Roundup® is a common weed killer that has been linked to non-Hodgkin's lymphoma (NHL). People who use Roundup or have been exposed to this popular product often have questions about whether it causes NHL. If you work with or have been exposed to Roundup, it’s important to understand the potential risks and what to do if you’ve been diagnosed with NHL. We’ve compiled answers to our clients’ frequently asked questions about the link between Roundup and this disease and invite you to review them. If you have additional questions or want to pursue legal action against Monsanto, the manufacturer of Roundup, call us for a free consultation.
What is Roundup and how does it work?
Roundup is an herbicide first developed by Monsanto in the 1970s. In 2018, Bayer acquired Monsanto and now sells Roundup products. Used in farming, in landscaping, and on lawns to kill weeds, Roundup is one of the most popular weed killers in the U.S. and in the world.
Glyphosate, the primary ingredient in Roundup, is considered a “non-selective herbicide.” This means it kills most plants. Plants make certain proteins needed for them to grow, and glyphosate stops a specific enzyme pathway called the “shikimic acid pathway,” which is necessary for plants and some microorganisms to grow. Roundup must be applied carefully because it will kill good plants if it touches them.
How does glyphosate exposure occur?
If you work with or around herbicides that contain glyphosate, such as Roundup, you could be exposed in the following ways:
- Getting this chemical in your eyes or on your skin
- Inhaling the chemical mist
- Eating or smoking—without washing your hands—after you apply the chemical
- Touching plants that are still wet after being sprayed
What is non-Hodgkin's lymphoma, and how is it linked to Roundup?
NHL is a type of cancer that starts in the body’s lymphatic system, specifically in the white blood cells called lymphocytes. The lymph system is part of the body’s immune system that helps battle infections and move fluids through the body. Patients with NHL may require chemotherapy, radiation, bone marrow transplants, and other treatments. Various studies have found links between NHL and exposure to Roundup.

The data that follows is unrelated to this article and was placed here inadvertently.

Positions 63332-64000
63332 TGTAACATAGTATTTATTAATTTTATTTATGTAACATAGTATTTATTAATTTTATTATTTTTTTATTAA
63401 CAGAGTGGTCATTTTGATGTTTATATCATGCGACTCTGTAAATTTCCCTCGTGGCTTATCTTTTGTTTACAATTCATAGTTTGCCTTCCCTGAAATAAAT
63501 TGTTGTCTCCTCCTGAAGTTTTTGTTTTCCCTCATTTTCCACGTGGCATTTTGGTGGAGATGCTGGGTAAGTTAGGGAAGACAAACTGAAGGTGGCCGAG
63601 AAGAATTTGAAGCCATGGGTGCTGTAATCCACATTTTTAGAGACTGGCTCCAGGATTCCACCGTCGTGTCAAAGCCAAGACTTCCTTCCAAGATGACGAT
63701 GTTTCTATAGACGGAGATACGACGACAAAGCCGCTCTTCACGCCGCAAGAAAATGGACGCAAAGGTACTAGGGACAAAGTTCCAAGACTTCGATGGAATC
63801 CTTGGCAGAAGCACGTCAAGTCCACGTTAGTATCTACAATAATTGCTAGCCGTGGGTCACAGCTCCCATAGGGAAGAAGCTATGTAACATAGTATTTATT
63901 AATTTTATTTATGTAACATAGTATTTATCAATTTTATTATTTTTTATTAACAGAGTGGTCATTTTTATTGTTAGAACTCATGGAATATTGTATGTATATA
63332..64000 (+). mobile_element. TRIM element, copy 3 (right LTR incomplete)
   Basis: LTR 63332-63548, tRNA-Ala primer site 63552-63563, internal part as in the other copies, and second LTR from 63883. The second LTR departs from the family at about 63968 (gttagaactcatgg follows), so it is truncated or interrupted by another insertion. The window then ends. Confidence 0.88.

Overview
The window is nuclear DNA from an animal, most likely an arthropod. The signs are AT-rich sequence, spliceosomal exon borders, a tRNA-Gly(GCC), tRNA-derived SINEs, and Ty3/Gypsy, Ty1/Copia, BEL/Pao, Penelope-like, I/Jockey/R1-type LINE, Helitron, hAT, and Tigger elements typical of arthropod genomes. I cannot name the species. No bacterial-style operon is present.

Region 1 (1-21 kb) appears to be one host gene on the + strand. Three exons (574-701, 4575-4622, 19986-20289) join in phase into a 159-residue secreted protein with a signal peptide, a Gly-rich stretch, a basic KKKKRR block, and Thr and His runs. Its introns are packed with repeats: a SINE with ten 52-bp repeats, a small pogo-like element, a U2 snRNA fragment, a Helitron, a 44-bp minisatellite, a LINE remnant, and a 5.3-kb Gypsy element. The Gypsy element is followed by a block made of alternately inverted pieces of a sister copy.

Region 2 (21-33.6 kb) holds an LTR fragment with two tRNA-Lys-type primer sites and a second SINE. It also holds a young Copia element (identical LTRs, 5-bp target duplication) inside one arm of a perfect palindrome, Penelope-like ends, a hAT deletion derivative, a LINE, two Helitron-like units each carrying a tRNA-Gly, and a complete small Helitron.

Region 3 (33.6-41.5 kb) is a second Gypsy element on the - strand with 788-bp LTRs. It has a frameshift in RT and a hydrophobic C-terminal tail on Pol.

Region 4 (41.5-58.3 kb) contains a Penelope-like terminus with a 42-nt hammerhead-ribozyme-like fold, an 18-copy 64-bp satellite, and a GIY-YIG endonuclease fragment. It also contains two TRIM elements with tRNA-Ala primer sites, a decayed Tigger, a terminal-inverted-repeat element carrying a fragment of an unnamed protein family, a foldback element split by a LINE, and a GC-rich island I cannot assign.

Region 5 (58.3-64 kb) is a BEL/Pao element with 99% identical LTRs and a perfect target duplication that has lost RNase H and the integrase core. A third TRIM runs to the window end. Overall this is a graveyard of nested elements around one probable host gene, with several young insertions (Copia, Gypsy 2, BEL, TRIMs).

Has Roundup been recalled?
To date, there has been no U.S. recall of Roundup or other herbicides that contain glyphosate. However, France is currently working to phase out herbicides that contain glyphosate.
Who faces the highest risk of developing non-Hodgkin lymphoma after Roundup exposure?
Obviously, the more you work with and around Roundup, the greater the risk of developing non-Hodgkin lymphoma, and there is no minimum amount of glyphosate exposure known to be safe. Thus, farmers, landscapers, groundskeepers, nursery workers, and even homeowners who regularly use Roundup may face the highest risk of developing cancer.
Call Chris Hudson & Associates
There are a growing number of lawsuits against the maker of Roundup. Claimants allege they developed cancer because of Roundup use or exposure and are seeking damages for their medical expenses, lost income, physical pain, and emotional suffering. If you’ve been exposed to Roundup and believe your non-Hodgkin's lymphoma is a result of that exposure, we encourage you to contact our mass tort lawyers today.
To learn more about protecting your rights, you need to speak with an experienced mass tort lawyer as soon as possible. Please contact us online or call our office directly at 888.795.6261 to schedule your free confidential consultation.